How and why do pelvic floor problems occur?
- • Pelvic floor problems can occur when the pelvic floor muscles are stretched, weakened, or too tight
- • Some people have weak pelvic floor muscles from an early age, while others notice problems after certain life stages such as pregnancy, childbirth, or menopause
- • Some people have pelvic floor muscles that are too tight and cannot relax.
- • Pelvic floor muscle tightness can be made worse by doing squeezing exercises and overworking the muscles without learning how to relax.
Signs of a pelvic floor problem
Common signs that can indicate a pelvic floor problem include:
- • accidentally leaking urine when you exercise, laugh, cough, or sneeze
- • needing to get to the toilet in a hurry or not making it there in time
- • constantly needing to go to the toilet
- • finding it difficult to empty your bladder or bowel
- • accidentally losing control of your bladder or bowel
- • accidentally passing wind
- • a prolapse
- • in women, this may be felt as a bulge in the vagina or a feeling of heaviness, discomfort, pulling, dragging or dropping
- • in men, this may be felt as a bulge in the rectum or a feeling of needing to use their bowels but not actually needing to go
- • pain in your pelvic area
- • painful sex
Factors affecting pelvic floor muscles
Pelvic floor muscle fitness is affected by several things, including
- • not keeping them active or overworking them
- • being pregnant and having babies
- • a history of back pain
- • ongoing constipation and straining to empty the bowels
- • being overweight or obese
- • heavy lifting (e.g. at work or the gym)
- • a chronic cough or sneeze (e.g. due to asthma, smoking or hayfever)
- • previous injury to the pelvic region (e.g. a fall, surgery or pelvic radiotherapy)
- • aging
Strengthening your pelvic floor muscles will help you to actively support your bladder and bowel. Your pelvic floor muscles can be strengthened with a regular exercise program. This is important for both men and women.
Pelvic floor muscles strengthening exercises
- • Pelvic muscle training, or Kegels, is the practice of contracting and relaxing your pelvic floor muscles.
- • You may benefit from Kegels if you experience urine leakage from sneezing, laughing, jumping, or coughing, or have a strong urge to urinate just before losing a large amount of urine.
- 1 Identify the right muscles. The easiest way to do this is to stop urination midstream. These are your pelvic floor muscles.
- 2 To perform Kegels, contract these muscles and hold for 5 seconds. Release for 5 seconds..
- 3.Repeat this 10 times, 3 times a day.
Squats engage the largest muscles in the body and have one of the largest payoffs in terms of strength improvement. When performing this fundamental move, ensure your form is solid before you add any resistance.
- 1.Stand in an upright position, feet slightly wider than shoulder-width apart and toes slightly pointed out. If using a barbell, it should be rested behind your neck on your trapezius muscles..
- 2.Bend your knees and push your hips and butt back as if you’re going to sit in a chair. Keep your chin tucked and neck neutral.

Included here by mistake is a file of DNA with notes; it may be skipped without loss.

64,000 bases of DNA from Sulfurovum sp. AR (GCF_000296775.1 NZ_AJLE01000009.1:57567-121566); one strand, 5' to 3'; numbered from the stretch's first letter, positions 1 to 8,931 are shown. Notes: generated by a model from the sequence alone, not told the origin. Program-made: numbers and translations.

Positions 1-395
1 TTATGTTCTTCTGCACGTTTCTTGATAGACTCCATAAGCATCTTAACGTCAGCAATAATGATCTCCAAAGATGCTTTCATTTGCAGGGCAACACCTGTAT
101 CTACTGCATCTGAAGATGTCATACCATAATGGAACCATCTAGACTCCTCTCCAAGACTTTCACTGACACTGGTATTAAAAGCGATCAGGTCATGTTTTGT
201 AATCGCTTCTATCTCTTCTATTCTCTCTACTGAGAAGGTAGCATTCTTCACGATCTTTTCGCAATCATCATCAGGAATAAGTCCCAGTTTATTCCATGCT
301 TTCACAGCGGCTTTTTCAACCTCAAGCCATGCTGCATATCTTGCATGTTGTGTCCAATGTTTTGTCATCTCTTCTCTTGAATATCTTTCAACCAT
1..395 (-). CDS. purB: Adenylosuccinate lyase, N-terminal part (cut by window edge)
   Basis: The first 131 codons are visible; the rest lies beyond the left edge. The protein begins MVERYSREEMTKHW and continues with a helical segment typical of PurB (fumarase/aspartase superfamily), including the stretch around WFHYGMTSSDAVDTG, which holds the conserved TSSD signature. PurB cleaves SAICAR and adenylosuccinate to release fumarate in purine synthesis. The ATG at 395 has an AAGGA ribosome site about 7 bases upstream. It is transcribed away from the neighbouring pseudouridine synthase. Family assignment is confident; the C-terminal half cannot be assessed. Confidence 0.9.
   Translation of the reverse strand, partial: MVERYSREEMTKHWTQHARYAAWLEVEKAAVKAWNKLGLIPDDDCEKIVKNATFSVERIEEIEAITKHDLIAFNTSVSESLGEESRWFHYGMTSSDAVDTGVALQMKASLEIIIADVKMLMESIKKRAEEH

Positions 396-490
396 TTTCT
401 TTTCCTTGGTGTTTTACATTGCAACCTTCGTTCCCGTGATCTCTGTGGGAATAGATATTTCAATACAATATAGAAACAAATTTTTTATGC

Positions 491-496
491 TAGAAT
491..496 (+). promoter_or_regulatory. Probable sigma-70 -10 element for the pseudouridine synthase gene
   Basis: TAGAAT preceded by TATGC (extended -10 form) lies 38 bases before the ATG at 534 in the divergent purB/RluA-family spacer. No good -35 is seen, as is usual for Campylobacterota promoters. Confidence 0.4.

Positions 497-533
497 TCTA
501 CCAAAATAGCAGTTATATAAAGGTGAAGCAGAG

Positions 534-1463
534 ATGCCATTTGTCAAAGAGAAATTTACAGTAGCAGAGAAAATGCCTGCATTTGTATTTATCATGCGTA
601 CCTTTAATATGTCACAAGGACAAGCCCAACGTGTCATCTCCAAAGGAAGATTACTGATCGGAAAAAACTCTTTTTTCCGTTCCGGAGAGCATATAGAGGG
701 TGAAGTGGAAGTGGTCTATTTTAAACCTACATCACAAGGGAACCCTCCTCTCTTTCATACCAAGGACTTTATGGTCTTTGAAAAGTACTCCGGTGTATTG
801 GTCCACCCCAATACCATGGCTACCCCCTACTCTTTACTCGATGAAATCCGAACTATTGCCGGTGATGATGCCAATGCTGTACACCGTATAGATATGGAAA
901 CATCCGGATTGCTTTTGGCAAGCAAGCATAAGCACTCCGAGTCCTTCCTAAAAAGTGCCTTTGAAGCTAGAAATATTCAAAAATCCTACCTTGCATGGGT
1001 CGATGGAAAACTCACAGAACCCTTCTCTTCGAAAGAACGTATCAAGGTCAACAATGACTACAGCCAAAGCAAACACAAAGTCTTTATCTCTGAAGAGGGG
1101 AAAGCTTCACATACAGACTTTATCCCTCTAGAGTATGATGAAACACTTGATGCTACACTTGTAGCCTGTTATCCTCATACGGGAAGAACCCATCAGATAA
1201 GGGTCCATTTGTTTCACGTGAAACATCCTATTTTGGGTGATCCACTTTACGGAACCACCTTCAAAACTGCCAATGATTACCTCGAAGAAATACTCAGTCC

- 3.Dropdown until your thighs are parallel to the ground, keeping your weight on your heels and knees bowed slightly outward.
- 4.Straighten your legs and return to an upright position.
- 5.Complete 15 reps.
The bridge is an excellent exercise for the butt muscles. If done correctly, it also activates the pelvic floor muscles in the process.
- 1.Lie on the floor. Your spine should be against the ground, with knees bent at a 90-degree angle, feet flat, and arms straight at your sides with palms facing down..
- 2.Inhale and push through your heels, raising your hips off the ground by squeezing your butt muscles, thigh muscles, and pelvic floor. Your body — resting on your upper back and shoulders — should form a straight line down from the knees.
- 3.Pause 1–2 seconds in the raised position before returning to the starting position.
- 4.Complete 10–15 reps and 2–3 sets, resting 30–60 seconds between sets.
Take it to the next level
- • For an added challenge, complete this exercise on a stability ball.
- • In the starting position, place your feet on the ball with your back flat on the ground and repeat the steps above
Tabletop is a leg move that acts as the foundation of many activities in a Pilates workout. By adding the split, you’re activating your hips and pelvic floor muscles as well. Start with your back on the floor and knees bent so your thighs are perpendicular to the floor, and your shins are parallel to the floor.
- 1. Your abs should be braced and your inner thighs should be activated, legs touching.
- 2. In a controlled movement, begin to slowly split your legs so each knee falls outward, reaching a comfortable position.
- 3. Slowly raise back to the start..
- 4. Complete 10–15 reps and 3 sets.
An exercise in balance and stability, a bird dog is a full-body move that makes you engage many muscles at once, including the pelvic floor.
- 1. Start on all fours with wrists under shoulders and knees under hips. Your back should be straight, and your neck should be neutral.
- 2. Brace your core and draw your shoulder blades down your back toward your hips..
- 3. To start the move, simultaneously straighten and raise your left leg and right arm, keeping your pelvis and shoulders in a neutral position. Don’t raise or lower your head. Hold for 2 seconds.
- 4. Bend and lower your leg and arm down back to the starting position while maintaining stability. Then switch, raising your right leg and left arm. This is one rep.
- 5. Complete 10 total reps and 3 sets.
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